How to Locate Assembly in GAC

Here is a simple step by step process of how to locate an assembly in GAC if you want to take a copy of it, or maybe add an additional debug information .pdb-file for remote debugging purposes.

  • open command prompt
  • change the current folder to c:\windows\assembly (%SystemRoot%\assembly)
  • navigate to GAC_MSIL folder – that is where most of the time you will find the assembly
    (the list of all other folders in Assembly, with explanation for some of them, is below)
  • find the folder name with your assembly name without extension and navigate to it
  • additionally navigate down one more folder with the version information, and your assembly should be in that folder

Structure of Assembly folder

Here are examples of what you might see in Assembly folder on different computers:

 Windows XP 32-bit workstation:
– GAC
– GAC_32
– GAC_MSIL
– NativeImages1_v1.1.4322
– NativeImages_v2.0.50727_32
– temp
– tmp

Windows Server 2008 64-bit server:
– GAC
– GAC_32
– GAC_64
– GAC_MSIL
– NativeImages_v2.0.50727_32
– NativeImages_v2.0.50727_64
– temp
– tmp

  • NativeImages… – folders used for native images, which are typically compiled by ngen.exe.
  • tmp folder used for installation assemblies to GAC
  • temp folder is for uninstallation from GAC

Here are some ‘under the hood’ details on GAC Temp and Tmp folders and Install and Uninstall of assemblies.

Opening GAC assemblies with .NET Reflector 

If you are using .NET Reflector there are two things you can do to look what’s inside that assembly from GAC:

  1. make a copy of your assembly from GAC folder to a local folder (the steps explained above) and open the assembly from that local folder
  2. edit your reflector settings file: reflector.cfg, and add the following GAC paths there, then you should be able to open assembly right from open menu:
    [AssemblyCache]

    “%SystemRoot%\Assembly”
    “%SystemRoot%\Assembly\GAC”
    “%SystemRoot%\Assembly\GAC_MSIL”
    “%SystemRoot%\Assembly\GAC_32”
    “%SystemRoot%\Assembly\GAC_64”

Visual Studio 2008 Extensions for SharePoint (VSeWSS 1.3)

This one is the biggest pet peeve about SharePoint development for me right now.

Microsoft SharePoint product team is blowing all bells and whistles, announcing SharePoint 2010, and how important it is to switch to 64-bit environment, while poor SharePoint 2007 left in the dust and crippled with the only development extension working on 64-bit, which is still in CTP phase Visual Studio Extensions 1.3 (March 2009 CTP).

VSeWSS 1.3 was promised almost half a year ago to become a final release in the spring of 2009, and later on in one of the dev blogs mentioned July 2009 release date, but up to this date there hasn’t been any final version announcement or releases yet.

Also, if you are looking for more information and code snippets, you may still find useful referring to the samples that come with Visual Studio Extensions 1.1 for Visual Studio 2005 User Guide, which have been removed from 1.3 release.

I’m keeping my fingers crossed for the new release to come soon, while blaming it all for the recession…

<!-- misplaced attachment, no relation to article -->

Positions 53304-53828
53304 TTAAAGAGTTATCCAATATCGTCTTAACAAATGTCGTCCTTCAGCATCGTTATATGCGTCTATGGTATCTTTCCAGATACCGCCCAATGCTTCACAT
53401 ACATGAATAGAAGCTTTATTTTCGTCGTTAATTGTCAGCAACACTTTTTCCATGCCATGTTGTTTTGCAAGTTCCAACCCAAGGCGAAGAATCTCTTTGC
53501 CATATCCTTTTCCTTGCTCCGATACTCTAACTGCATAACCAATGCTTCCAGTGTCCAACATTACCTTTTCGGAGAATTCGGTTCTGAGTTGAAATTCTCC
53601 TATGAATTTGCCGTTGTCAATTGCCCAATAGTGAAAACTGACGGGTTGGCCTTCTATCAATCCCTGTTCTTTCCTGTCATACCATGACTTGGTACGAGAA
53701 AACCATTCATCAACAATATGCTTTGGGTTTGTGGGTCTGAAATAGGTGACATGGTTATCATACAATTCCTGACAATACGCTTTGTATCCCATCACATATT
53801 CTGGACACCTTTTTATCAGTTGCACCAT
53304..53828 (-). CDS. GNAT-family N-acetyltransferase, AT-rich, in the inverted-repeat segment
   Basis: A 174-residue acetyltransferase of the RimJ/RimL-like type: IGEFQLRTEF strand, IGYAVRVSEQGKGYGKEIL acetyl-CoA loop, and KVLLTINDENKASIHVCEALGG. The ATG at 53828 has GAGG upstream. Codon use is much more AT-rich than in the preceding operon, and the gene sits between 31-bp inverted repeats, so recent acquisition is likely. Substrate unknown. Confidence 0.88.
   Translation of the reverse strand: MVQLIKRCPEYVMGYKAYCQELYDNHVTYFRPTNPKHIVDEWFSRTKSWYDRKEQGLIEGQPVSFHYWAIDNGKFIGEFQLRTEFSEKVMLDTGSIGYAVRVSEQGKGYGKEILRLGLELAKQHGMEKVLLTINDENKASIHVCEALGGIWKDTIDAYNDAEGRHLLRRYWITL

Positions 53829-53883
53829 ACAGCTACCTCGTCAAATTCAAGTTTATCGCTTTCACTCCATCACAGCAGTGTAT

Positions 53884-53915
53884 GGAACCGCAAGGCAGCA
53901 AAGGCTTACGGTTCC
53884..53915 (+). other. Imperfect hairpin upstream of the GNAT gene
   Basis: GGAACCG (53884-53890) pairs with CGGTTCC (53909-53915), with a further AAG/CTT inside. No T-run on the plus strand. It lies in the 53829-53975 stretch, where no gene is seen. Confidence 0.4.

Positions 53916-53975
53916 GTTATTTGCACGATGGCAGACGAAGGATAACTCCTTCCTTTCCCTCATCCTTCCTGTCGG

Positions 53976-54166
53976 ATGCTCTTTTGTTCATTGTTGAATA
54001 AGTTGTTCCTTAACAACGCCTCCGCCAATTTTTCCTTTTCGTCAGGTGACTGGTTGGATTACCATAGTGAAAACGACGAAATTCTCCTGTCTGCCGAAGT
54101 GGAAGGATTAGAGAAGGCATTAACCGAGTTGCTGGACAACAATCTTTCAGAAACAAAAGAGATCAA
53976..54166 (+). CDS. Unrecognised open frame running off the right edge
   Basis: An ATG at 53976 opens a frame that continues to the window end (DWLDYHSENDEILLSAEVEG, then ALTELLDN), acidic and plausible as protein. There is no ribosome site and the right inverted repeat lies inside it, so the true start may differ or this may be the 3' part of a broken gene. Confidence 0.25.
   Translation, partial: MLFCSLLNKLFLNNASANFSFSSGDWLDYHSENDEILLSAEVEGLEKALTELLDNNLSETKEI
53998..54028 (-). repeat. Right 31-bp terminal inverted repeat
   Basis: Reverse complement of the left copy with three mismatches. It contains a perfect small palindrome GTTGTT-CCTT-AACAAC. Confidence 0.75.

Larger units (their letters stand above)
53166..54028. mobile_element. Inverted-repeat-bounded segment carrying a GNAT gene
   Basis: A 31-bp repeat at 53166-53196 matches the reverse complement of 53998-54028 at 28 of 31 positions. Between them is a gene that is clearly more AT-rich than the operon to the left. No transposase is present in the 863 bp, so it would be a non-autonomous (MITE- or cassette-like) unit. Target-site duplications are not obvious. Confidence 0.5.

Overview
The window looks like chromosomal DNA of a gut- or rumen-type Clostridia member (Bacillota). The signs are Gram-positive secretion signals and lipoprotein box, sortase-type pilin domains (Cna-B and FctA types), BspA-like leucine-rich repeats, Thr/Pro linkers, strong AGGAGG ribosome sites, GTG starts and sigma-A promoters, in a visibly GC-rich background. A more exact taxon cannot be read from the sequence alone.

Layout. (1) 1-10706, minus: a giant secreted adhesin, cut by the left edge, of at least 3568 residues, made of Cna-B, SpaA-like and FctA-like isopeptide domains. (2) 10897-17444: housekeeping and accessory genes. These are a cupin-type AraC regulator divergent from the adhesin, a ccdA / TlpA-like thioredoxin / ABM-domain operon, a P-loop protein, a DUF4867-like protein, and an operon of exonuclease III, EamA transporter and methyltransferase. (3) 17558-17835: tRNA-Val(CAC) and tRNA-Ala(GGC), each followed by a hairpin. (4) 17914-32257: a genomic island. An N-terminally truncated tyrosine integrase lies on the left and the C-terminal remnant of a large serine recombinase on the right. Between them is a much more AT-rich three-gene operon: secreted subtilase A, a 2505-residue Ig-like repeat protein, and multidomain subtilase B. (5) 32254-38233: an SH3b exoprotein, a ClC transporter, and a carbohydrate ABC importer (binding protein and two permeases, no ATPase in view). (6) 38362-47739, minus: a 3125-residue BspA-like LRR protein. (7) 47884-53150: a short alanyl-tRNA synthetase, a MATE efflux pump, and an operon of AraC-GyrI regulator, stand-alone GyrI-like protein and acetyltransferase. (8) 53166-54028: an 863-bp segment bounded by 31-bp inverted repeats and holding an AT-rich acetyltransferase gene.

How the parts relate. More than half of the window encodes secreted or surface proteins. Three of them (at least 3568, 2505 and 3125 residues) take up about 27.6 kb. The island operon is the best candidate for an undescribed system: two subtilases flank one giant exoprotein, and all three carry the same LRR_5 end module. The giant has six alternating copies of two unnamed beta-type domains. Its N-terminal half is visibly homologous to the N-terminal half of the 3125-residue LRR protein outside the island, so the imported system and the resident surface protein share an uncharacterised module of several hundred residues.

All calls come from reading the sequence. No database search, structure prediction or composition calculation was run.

Structured Procrastination and Perfectionism

Yes, I’m a procrastinator. Thing that I would never admit about myself just a couple of years ago, but as you grow older and more self aware, you start accepting certain aspects of your life and own behavior, regardless of how imperfect they are. Nonetheless, it doesn’t mean that there is absolutely nothing should be done about this, and acceptance is the only form of dealing with reality.

Almost ten years ago, when I was still fresh out of the university, sitting at work on a surprisingly sunny afternoon for Belgium, aimlessly browsing internet trying to get distracted from loads of not finished work, a colleague and a friend of mine, Solodon, stopped by my desk and told me that I absolutely must read one essay. I finished it in a couple of minutes, re-reading it over and over again after, catching more details each time. Just a couple of pages long, a truly amazing masterpiece, very humorous and easy reading essay was written by Stanford professor of philosophy, John Perry “Structured Procrastination”. The essay, which in a very playful entertaining way, suddenly opened my eyes and revealed hidden pattern of my own behavior, which my stubborn and lazy mind was trying to hide away.

And here I am, many years later, on another sunny afternoon only this time in Toronto, just like the author in his original work writing this blog post instead of doing other probably more important things, subconsciously trying to escape other tasks piling up on my desk and in my inbox. And for the same main reason – striving for perfection and postponing execution of other tasks, just so they can be done later, with desired level of attention and feeling of self accomplishment. Topic, which John Perry greatly outlined in his later essay “Procrastination and Perfectionism”.

…Why am I finally doing it? Because I finally found some uncommitted time? Wrong. I have papers to grade, textbook orders to fill out, an NSF proposal to referee, dissertation drafts to read. I am working on this essay as a way of not doing all of those things. This is the essence of what I call structured procrastination, an amazing strategy I have discovered that converts procrastinators into effective human beings…